Todd Hartley: I’m With Stupid
The Aspen Times
Aspen, CO, Colorado
I don’t know who nominates people for Memphis’ local Emmy awards, but whoever it is needs to nominate a video I just saw in the “investigative report” category. That’s how insightful and important this piece of journalism was. I’d personally nominate it for a Pulitzer if I could, but they don’t accept videos. I bet you this one could make them rethink that policy.
I was first lured in by the headline: “Raccoon BBQ leads cops to meth lab.” I know that’s the sort of thing most people would ignore in their haste to find a video of a talking head agreeing with their point of view, but I prefer my news hard-hitting, so I clicked the link.
Before I go on, I suppose I should tell you why a headline like that has such personal relevance for me, and why I found it so intriguing. And no, it’s not because I, too, have a meth lab in my house. I mean, I do (who doesn’t?), but that’s not why I was intrigued.
The first reason is because when I was a kid, my family took in a baby raccoon that had fallen out of its home way up in a tree. We kept Russell, as we called him, for a few months until one day he disappeared, never to be seen again. I always figured he’d just gone back to the woods. Now I’m starting to wonder if maybe the neighbors ate him. Sure, you wouldn’t expect that in Connecticut, but you never know.
The second reason is because I’m quite familiar with Southern cuisine due to a stint I did as an intern at Outdoor Life Network years ago. Most of OLN’s programming at the time was purchased from regional public access channels, and one of my jobs was to screen the new videos that came in. By far the best one was “Arkansas Outdoors,” a show that lernt me everything I needed to know about Southern home cooking.
During each episode of the show, the host, an enormous man named John Philpot, would be joined by a woman named Phyllis Speer for a cooking segment. Some of the recipes they featured – and I swear I’m not making this up – were grilled bear steak, catfish in a bag, dishwasher trout, hot dog loaf, squirrel pot pie and my favorite: sweet and sour coon.
(While she was cooking it, Phyllis said to John something like, “This is great if you like Oriental dishes, because I don’t know about y’all, but I love Asian food.” John replied with, “Yeah, and I love coon.” Greatest moment in TV history.)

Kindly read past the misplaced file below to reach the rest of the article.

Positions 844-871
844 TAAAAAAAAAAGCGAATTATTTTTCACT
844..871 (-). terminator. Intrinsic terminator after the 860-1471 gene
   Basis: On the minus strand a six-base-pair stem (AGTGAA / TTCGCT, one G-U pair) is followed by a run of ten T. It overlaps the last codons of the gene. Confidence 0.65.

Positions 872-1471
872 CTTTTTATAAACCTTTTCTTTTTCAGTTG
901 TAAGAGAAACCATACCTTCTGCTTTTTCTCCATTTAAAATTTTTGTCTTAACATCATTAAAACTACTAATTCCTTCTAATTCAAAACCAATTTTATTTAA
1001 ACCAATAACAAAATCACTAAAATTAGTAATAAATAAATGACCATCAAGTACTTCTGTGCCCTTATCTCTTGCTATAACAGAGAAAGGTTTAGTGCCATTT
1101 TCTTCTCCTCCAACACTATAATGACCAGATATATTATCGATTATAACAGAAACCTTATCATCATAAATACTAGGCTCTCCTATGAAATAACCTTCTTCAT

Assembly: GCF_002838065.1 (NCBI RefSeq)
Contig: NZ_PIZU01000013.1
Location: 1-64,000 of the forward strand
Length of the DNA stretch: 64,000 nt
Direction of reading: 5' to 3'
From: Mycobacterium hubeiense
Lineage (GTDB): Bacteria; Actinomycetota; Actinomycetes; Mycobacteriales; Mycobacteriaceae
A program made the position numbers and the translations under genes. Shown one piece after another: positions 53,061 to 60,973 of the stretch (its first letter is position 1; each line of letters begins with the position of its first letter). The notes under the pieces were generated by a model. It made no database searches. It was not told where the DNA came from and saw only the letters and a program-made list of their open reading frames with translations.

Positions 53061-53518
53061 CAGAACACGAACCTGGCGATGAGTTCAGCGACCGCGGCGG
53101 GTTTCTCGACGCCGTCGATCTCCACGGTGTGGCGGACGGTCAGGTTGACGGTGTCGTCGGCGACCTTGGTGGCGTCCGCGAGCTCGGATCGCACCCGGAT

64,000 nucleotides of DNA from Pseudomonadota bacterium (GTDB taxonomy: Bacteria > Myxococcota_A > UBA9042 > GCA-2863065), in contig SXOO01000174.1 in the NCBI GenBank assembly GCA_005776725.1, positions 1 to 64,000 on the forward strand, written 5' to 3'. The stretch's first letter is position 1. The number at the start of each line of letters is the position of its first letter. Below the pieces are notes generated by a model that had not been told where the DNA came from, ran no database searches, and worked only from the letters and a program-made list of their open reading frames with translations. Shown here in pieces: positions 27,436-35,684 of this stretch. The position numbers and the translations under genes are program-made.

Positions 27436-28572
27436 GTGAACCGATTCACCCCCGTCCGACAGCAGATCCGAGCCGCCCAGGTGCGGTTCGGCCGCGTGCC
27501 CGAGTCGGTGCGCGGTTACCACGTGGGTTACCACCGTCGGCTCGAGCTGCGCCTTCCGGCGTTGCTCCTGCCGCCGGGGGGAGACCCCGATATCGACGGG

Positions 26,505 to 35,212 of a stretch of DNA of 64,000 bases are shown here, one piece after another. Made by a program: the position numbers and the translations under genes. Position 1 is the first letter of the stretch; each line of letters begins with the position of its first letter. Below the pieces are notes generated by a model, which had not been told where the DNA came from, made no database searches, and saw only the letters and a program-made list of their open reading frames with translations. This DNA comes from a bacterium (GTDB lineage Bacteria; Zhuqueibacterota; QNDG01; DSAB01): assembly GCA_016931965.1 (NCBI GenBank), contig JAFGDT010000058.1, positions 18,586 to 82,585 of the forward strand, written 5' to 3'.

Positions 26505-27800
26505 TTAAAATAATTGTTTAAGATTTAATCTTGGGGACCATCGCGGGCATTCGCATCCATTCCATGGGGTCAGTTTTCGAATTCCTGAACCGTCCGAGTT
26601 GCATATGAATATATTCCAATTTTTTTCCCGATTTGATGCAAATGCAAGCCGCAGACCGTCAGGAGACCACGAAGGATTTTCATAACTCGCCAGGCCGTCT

Now, I’ve been to Memphis, which is right across the river from Arkansas. I’ve seen the ducks at the Peabody Hotel and made it to the gates of Graceland before deciding I didn’t like Elvis enough to spend 25 bucks to see his house.
I know how big barbecue is in that part of the country, and I just figured raccoon was a staple of the Southern diet. Thus, I was curious to find out why the police would find a raccoon barbecue out of the ordinary. Unless, of course, it was the raccoons that were doing the barbecuing, which would have only made the story that much more awesome.
Anyway, the video opened with a dreadlocked man mumbling something about “slicing or whatever he was doing” before getting a hot chick’s take on the matter. She was “pretty shocked,” if you must know. Then the story unfolded.
Apparently, one night a man in the aforementioned people’s apartment complex was grilling a raccoon on a small wood-burning stove in the parking lot. He had some friends and a futon out there with him, and when police came to break up the party, they discovered buckets of some “unknown material.” They called the meth task force to investigate. Turns out the guy had a meth lab in his apartment. Really? What are the odds that a guy grilling a raccoon would do meth?
But here’s why I think the video and WMC TV Action News 5 reporter Janice Broach deserve an award: In her quest to uncover the truth, moments after telling us the man was arrested and taken away, Broach knocked on his door and found no one home. Then the video abruptly ends, leaving viewers hungry for more and guaranteeing we’ll tune in to see what professional investigative tactics Broach unveils in tomorrow’s follow-up report.
That, my friends, is award-worthy reporting.
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